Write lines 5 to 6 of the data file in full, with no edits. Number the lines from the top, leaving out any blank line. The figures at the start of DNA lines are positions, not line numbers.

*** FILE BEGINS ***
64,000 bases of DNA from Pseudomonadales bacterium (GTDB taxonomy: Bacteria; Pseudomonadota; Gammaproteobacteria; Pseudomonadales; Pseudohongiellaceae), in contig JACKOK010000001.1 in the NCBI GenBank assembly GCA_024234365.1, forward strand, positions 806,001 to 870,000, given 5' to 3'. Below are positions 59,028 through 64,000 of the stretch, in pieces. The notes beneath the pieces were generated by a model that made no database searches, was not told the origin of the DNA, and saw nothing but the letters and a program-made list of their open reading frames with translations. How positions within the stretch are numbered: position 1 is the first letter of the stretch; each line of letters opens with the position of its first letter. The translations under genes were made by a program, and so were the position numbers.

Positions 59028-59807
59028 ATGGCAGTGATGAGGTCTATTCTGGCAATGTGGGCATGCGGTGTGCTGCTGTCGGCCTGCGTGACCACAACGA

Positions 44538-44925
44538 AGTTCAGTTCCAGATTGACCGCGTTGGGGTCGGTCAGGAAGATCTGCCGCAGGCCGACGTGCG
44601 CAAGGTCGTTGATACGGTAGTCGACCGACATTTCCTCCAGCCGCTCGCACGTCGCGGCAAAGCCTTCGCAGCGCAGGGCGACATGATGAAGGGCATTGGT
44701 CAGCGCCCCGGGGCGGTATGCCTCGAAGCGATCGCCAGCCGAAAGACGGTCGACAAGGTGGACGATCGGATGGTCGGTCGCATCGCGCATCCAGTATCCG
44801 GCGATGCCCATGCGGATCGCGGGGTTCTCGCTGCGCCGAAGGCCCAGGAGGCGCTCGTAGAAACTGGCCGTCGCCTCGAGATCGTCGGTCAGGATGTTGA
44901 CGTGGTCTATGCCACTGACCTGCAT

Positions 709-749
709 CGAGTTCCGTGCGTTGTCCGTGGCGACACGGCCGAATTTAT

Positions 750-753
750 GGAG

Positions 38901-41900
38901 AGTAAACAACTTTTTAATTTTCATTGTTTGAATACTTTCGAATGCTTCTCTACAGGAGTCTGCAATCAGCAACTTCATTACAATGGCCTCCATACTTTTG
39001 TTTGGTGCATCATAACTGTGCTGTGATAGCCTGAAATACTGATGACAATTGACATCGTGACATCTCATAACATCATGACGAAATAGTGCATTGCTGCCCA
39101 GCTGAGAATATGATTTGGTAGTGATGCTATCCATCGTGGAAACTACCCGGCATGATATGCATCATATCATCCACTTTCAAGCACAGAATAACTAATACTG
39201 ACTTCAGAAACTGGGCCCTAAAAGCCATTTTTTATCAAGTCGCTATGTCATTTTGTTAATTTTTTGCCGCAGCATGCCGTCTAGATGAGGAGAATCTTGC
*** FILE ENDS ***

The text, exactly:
44538 AGTTCAGTTCCAGATTGACCGCGTTGGGGTCGGTCAGGAAGATCTGCCGCAGGCCGACGTGCG
44601 CAAGGTCGTTGATACGGTAGTCGACCGACATTTCCTCCAGCCGCTCGCACGTCGCGGCAAAGCCTTCGCAGCGCAGGGCGACATGATGAAGGGCATTGGT